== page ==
Alex Sobel MP has lambasted the Government’s plan to scrap Feed-In Tarriffs (FiT).
The Department for Business, Energy and Industrial Strategy are consulting on the plan to close the scheme in full to new applications after 31st March 2019.
In his consultation response, Mr Sobel cited the take up and cost-effective nature of the scheme as well as the popular support for carbon reduction.
Feed-In Tarriffs are payments that are made to members of the public for the energy they generate from renewables such as solar panels.
Mr Sobel, who is the Member of Parliament for Leeds North West, currently sits on the Environmental Audit Committee in Parliament. Before his election last May, he was the lead member for climate change in Leeds City Council. There, he helped set up the ‘White Rose’ energy scheme as well as a scheme, financed by FiT, that installed 1003 solar systems in council homes across the city, providing tenants with free use of electricity generated during the day.
In his consultation response Mr Sobel outlined that by 2015, the scheme had supported 640,000 domestic renewable installations. This is over 190,000 more than the original projections.
“A scheme that is proving to be successful in this area should be maintained in line with the UK Government’s decarbonisation agenda. Only by maintaining schemes that encourage individual participation in the UK’s decarbonisation agenda can we hope to foster behavioural change in energy use.”
The Government’s plan to reduce the scheme is driven by cost. There has also been criticism of its impact on energy bills. Mr Sobel argued however, that there are better ways to reduce bills and to assess the cost effectiveness of the scheme. He said
“Energy bills are too high. I also accept that the FiT scheme, in its current form, contributes to consumer energy bills. Cutting programmes that contribute to carbon reduction is not a sustainable long-term solution. Cost benefit analysis that does not consider the benefits of public engagement in carbon reduction is fundamentally flawed.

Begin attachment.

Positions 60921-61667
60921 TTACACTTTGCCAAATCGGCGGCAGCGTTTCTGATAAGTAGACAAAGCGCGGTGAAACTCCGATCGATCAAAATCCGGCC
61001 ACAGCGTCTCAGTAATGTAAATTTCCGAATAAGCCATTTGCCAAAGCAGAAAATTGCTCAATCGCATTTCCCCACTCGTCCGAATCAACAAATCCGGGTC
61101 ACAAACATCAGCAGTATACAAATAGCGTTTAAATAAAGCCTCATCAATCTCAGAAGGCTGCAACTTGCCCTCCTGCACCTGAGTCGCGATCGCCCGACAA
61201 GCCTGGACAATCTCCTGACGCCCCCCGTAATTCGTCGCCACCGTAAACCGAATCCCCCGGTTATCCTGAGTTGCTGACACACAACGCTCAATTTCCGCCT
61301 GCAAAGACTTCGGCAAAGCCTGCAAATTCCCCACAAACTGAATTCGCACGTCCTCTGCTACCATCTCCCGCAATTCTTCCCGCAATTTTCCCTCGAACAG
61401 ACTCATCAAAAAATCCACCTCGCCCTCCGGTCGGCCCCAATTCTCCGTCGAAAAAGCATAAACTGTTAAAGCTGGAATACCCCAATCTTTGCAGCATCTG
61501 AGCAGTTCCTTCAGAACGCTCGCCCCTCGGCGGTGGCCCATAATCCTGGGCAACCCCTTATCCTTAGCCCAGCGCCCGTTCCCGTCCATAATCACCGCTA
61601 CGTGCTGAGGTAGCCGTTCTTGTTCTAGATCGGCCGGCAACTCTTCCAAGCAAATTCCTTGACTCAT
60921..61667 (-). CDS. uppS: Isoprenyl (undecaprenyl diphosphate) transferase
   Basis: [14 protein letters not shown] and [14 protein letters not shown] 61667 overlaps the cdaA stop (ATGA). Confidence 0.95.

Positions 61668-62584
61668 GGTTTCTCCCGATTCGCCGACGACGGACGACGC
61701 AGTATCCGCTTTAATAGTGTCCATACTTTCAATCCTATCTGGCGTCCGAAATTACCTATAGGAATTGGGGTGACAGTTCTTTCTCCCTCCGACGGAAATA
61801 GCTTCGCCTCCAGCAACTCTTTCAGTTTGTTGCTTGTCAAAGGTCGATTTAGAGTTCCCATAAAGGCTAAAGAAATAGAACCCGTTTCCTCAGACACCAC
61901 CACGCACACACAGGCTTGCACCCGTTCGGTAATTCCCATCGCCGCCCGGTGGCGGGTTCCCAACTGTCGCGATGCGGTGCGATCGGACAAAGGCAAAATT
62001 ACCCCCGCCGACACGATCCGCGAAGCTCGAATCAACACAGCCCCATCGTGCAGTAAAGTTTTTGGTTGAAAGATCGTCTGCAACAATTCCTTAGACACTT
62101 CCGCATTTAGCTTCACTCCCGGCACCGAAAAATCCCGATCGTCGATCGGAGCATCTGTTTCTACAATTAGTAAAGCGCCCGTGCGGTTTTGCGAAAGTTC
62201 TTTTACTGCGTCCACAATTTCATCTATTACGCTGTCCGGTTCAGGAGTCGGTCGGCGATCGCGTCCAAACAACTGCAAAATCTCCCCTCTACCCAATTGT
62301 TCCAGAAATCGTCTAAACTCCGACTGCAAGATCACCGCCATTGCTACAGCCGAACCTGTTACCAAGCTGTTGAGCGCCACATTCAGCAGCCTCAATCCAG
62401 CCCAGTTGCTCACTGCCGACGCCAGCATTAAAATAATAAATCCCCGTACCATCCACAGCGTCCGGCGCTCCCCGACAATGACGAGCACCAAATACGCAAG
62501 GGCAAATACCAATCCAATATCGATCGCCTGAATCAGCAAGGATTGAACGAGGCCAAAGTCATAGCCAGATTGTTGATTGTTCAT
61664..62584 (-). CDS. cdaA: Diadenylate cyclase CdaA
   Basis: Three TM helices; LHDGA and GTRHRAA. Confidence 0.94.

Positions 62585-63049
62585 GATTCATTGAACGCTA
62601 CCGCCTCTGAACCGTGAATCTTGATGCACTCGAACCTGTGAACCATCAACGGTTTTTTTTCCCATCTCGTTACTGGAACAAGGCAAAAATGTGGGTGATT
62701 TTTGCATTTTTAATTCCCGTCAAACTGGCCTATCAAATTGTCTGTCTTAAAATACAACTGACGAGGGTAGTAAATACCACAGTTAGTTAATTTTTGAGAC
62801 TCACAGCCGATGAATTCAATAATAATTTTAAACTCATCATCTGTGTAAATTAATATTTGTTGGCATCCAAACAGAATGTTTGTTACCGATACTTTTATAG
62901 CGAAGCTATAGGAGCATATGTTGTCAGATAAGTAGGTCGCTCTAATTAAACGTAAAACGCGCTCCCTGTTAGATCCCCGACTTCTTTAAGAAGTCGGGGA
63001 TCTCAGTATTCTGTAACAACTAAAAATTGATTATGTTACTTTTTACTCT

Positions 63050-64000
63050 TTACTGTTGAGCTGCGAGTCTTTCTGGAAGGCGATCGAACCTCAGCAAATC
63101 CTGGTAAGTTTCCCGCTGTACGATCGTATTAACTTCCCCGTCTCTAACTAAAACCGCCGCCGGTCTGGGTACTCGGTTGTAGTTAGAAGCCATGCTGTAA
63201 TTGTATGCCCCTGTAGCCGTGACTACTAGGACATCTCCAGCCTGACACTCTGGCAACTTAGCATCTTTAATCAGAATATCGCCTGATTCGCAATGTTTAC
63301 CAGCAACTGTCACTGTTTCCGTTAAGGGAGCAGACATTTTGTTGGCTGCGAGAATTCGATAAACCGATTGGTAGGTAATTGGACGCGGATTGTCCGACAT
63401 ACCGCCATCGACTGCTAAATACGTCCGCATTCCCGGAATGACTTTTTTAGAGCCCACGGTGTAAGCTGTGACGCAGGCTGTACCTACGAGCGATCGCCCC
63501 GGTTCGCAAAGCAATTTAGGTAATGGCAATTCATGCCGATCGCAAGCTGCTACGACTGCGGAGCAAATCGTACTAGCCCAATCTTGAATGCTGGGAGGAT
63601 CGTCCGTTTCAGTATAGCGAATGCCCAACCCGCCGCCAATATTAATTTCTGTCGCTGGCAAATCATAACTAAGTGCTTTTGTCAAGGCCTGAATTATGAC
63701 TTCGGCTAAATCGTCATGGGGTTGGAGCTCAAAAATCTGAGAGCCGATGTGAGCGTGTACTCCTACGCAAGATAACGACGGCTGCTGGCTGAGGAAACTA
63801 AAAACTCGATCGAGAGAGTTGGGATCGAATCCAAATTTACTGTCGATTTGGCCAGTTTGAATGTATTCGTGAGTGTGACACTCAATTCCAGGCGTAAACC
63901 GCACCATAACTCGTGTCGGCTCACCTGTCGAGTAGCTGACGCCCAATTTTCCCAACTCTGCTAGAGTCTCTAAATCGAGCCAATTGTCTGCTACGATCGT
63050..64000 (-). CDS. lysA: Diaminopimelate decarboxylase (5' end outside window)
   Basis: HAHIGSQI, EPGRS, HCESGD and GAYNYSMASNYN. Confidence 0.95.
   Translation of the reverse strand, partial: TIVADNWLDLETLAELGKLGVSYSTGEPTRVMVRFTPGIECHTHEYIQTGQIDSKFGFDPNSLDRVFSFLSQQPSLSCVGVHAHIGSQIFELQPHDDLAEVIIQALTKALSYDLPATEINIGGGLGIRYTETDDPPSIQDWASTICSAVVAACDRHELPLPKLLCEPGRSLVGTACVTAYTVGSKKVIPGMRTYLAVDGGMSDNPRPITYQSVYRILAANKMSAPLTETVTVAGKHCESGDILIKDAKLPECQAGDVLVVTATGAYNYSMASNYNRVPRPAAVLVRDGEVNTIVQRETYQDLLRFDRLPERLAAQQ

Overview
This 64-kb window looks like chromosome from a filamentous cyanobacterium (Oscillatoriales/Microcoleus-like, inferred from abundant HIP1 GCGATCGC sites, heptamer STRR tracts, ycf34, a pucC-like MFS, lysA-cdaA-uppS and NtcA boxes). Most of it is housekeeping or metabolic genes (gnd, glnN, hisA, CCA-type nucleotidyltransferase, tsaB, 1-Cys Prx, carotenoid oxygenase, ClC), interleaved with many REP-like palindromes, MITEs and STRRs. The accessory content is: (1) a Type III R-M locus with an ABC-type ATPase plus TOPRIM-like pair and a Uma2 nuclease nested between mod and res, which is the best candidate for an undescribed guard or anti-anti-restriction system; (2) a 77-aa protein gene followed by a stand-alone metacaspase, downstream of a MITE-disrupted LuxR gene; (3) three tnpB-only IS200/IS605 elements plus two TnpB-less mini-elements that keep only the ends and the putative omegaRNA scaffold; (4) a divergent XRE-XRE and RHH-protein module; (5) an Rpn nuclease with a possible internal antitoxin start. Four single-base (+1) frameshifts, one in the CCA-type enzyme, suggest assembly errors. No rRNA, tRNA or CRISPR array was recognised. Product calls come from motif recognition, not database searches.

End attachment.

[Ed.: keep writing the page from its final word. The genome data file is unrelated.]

Relying on new nuclear infrastructure for carbon reduction has high associated risk. A statement backed up by the Committee on Climate Change report .
Other measures for reducing bills must be prioritised. These could include investing in local authority led schemes such as Leeds City Council’s White Rose Energy which reduced bills by taking customers off pre-payment, legislating to enforce ‘Big Six’ energy companies to pass on savings to the consumer or to break up their market share to allow for locally owned energy systems and increasing energy efficiency by tightening insulation standards across divergent housing tenures”
He also pointed out the popular support for carbon reduction measures. “85% of people think renewable energy should currently receive subsidies. 68% of people want to see coal power replaced with solar and wind energy. 79% believe the Government should do more to help communities generate their own energy, with profits staying in the area.”
Mr Sobel also criticised the scrapping of the export tariff, which would stop the payments given to customers on for producing energy for the grid.
He said: “Scrapping the export tariff would effectively mean that individual producers of energy will be providing the grid with electricity for free. This is neither fair nor reasonable”.
He finished the consultation by noting the UKERC statement which said
“The transition to a low carbon energy system is a social and technical challenge that will not be achieved without the meaningful engagement of wider society. This should be acknowledged and properly supported by policy makers.”